Avenged Sevenfold brings the noise but new venue can’t hold its own
Avenged Sevenfold wrapped up a 19-month tour Saturday with an explosive show at the Hard Rock. It only seemed fitting that these masters of excess should be the first “heavy” act to headline the new Joint. They did not disappoint.
In our post-80s concert world, it’s not often that one will see pyrotechnics or walls upon walls of amps stacked on the stage, but Avenged Sevenfold brought all of this and more.
The group took the stage around 10 p.m. with a bang. Fire erupted from the mountains of stacked speakers as the boys from Huntington Beach launched into a blistering version of “Critical Acclaim.”
Even though the group drew heavily from the most disappointing disc of their career thus far, 2007’s self-titled album, the songs took on a new life in the live setting and became balls-to-the-walls rock worthy of some severe headbanging. Nice surprises included a trip back to the older, and much better, material of the group with performances of “Eternal Rest” and “Chapter Four,” both from the group’s most solid effort, “Waking The Fallen.” Surprisingly, much of the crowd knew the words to these older tracks, a feat which even surprised the band itself.
In fact, the only weak point of the set was the extremely slow and moody “Dear God.” As they launched into the first notes of the song, it seemed at first like they were playing the Guns N Roses version of “Knockin’ on Heaven’s Door,” but it was slowly revealed that they were playing a song that sounded just like it, although not nearly as good.
Opening act Atreyu worked as direct support to Avenged Sevenfold and also put on a highly energetic performance, although devoid of the bells and whistles of the headliner’s set. The group worked the crowd up with a short set comprised of nearly all of the group’s most successful singles, latest album, “Lead Sails Paper Anchor.” Although sound issues prevailed throughout their set, it didn’t stop the band from delivering a performance worthy of headliner-status.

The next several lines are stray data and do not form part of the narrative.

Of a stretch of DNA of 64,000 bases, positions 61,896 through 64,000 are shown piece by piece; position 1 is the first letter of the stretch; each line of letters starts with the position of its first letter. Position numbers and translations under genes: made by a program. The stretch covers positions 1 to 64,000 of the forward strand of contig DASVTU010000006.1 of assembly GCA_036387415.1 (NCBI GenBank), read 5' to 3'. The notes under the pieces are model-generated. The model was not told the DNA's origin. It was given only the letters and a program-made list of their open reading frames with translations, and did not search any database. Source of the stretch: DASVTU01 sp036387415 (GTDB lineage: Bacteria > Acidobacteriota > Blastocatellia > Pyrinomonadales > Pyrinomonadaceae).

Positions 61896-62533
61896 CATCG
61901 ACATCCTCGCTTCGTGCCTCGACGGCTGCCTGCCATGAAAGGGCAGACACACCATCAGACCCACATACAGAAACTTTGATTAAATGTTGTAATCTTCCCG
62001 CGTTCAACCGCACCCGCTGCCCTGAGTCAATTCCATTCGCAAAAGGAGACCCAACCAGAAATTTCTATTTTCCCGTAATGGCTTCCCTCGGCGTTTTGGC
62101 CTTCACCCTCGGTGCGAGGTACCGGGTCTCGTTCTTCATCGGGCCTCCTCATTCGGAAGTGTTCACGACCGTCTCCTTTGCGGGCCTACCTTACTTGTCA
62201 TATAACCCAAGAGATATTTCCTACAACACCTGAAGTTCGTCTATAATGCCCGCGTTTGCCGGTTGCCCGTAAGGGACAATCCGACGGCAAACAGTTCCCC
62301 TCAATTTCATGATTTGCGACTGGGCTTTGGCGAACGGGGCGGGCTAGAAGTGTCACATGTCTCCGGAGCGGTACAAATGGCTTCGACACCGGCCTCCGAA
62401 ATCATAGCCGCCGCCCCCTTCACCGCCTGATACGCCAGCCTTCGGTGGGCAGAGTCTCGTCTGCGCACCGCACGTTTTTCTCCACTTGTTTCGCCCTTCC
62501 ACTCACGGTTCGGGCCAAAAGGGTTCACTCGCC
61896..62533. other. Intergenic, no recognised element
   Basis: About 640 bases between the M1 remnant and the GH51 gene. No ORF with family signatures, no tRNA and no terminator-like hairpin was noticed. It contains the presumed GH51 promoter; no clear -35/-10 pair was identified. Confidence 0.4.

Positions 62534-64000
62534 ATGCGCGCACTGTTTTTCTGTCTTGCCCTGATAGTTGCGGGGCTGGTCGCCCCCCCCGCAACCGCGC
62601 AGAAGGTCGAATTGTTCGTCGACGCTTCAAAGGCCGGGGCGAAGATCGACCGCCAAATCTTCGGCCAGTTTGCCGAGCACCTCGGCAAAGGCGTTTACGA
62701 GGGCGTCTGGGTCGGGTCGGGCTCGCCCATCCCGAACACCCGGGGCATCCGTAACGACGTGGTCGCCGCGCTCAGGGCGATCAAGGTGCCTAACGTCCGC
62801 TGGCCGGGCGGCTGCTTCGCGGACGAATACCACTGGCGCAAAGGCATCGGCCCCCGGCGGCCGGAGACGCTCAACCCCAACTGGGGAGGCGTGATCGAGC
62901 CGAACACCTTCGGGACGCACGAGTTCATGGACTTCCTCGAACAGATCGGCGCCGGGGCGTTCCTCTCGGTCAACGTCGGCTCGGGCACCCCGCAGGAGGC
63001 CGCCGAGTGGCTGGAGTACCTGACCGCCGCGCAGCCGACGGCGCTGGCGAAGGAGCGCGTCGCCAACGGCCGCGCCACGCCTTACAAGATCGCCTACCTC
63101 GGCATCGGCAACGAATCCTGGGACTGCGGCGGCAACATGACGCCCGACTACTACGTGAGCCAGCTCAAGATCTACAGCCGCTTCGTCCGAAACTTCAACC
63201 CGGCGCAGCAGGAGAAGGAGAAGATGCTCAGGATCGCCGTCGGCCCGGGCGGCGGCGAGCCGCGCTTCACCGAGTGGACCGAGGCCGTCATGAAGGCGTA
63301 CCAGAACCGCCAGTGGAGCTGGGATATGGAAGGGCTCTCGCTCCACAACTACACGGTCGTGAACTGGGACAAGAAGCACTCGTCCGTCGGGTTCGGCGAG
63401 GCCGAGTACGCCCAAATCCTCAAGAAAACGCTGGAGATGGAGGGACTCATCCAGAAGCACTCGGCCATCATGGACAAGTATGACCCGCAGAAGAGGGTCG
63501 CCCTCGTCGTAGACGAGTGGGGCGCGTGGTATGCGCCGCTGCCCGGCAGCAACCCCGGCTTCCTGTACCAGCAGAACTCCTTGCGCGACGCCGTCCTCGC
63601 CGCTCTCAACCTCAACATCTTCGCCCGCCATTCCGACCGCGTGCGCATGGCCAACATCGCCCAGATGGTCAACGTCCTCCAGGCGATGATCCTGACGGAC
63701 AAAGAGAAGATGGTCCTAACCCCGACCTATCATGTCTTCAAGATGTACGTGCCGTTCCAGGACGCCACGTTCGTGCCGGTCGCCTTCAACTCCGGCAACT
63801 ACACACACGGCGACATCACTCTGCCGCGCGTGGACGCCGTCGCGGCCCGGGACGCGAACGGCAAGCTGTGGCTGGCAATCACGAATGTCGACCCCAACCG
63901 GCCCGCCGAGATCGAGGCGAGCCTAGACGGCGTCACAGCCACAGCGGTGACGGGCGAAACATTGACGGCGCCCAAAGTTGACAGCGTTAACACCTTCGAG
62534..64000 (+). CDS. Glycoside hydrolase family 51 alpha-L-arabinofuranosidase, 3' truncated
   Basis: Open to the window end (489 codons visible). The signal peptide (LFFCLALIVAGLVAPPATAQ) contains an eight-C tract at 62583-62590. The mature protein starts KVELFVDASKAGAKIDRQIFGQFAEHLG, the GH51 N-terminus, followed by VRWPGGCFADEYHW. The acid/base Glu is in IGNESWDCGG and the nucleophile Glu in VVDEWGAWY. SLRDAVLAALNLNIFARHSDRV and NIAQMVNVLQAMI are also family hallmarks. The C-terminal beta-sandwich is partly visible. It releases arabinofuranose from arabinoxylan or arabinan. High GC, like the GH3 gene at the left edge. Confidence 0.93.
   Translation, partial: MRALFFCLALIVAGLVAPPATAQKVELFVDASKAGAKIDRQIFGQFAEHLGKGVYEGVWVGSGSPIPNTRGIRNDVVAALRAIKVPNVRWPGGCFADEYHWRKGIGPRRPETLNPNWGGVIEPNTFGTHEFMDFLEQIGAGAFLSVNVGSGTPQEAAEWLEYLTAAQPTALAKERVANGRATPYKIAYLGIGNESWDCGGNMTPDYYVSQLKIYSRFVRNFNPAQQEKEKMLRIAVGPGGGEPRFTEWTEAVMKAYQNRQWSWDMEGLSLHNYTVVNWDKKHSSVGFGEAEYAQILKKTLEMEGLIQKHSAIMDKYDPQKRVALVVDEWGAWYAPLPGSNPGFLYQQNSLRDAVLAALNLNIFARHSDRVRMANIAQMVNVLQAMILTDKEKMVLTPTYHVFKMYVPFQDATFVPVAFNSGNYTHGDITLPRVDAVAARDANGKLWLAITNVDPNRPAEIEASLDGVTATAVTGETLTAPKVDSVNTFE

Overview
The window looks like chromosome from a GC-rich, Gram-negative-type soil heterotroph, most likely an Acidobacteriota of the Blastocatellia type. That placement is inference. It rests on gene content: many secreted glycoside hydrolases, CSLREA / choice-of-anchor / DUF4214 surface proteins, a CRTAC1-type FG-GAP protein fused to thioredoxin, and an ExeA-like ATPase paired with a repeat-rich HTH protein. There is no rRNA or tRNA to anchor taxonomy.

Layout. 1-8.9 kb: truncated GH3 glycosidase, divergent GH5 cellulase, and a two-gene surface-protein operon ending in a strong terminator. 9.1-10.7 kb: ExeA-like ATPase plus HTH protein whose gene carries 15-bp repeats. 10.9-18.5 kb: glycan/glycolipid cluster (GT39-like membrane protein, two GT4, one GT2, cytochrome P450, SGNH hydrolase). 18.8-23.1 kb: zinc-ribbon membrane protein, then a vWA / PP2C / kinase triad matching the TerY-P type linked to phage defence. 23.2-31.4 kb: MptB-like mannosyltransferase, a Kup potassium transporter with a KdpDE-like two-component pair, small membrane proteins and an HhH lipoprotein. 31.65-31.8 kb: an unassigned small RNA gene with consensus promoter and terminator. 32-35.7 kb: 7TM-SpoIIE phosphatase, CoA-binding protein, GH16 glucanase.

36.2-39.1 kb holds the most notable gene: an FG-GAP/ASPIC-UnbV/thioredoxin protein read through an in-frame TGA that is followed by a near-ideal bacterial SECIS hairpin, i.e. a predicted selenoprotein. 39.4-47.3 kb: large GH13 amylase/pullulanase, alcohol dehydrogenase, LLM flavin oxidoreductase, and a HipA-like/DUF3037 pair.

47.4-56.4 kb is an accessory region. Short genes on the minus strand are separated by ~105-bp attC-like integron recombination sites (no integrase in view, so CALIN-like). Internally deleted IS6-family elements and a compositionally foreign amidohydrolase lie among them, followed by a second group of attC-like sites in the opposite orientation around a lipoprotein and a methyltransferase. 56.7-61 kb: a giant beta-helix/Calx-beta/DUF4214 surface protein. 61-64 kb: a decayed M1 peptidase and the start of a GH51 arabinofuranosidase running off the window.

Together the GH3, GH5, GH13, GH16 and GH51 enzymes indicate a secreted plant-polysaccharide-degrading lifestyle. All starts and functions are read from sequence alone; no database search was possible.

In direct contrast to the bands, the venue itself was a severe disappointment and actually a regression from the original Joint. The layout of the ground floor of the space was exactly the same as the previous only expanded to cram in even more people as uncomfortably as possible.
To make matters worse, the sole entrance of the new Joint is actually smaller than the previous, and with double the capacity this makes entering and exiting the venue an absolute nightmare.
The worst strike against the space though, is the sound system, an issue which seems to have carried over from the previous space.
During Atreyu’s opening set, all of the instruments were mixed at glaringly different levels, with the vocals too high and the guitars set to a point where any sound emitting from them sounded like pure static.
The acoustics of the room are also horrible. All one has to do for confirmation of this is step into the bathroom and listen to how great the sound quality is of the music being played over the speakers in there.
It’s not clear whether these issues are from sound board roadies who can’t figure out the Joint’s setup, or if the Hard Rock spent money to have better sound quality in the bathroom than in the actual concert hall. Either way, the concert-goer suffers.
Overall, this was a wonderful show marred only by the shortcomings of the venue. One can only hope that the new Joint is just suffering a case of opening weekend jitters, but if the way the Hard Rock has declined since its opening in 1996 is any indicator, Vegas music fans are in for a venue lacking even more than its predecessor.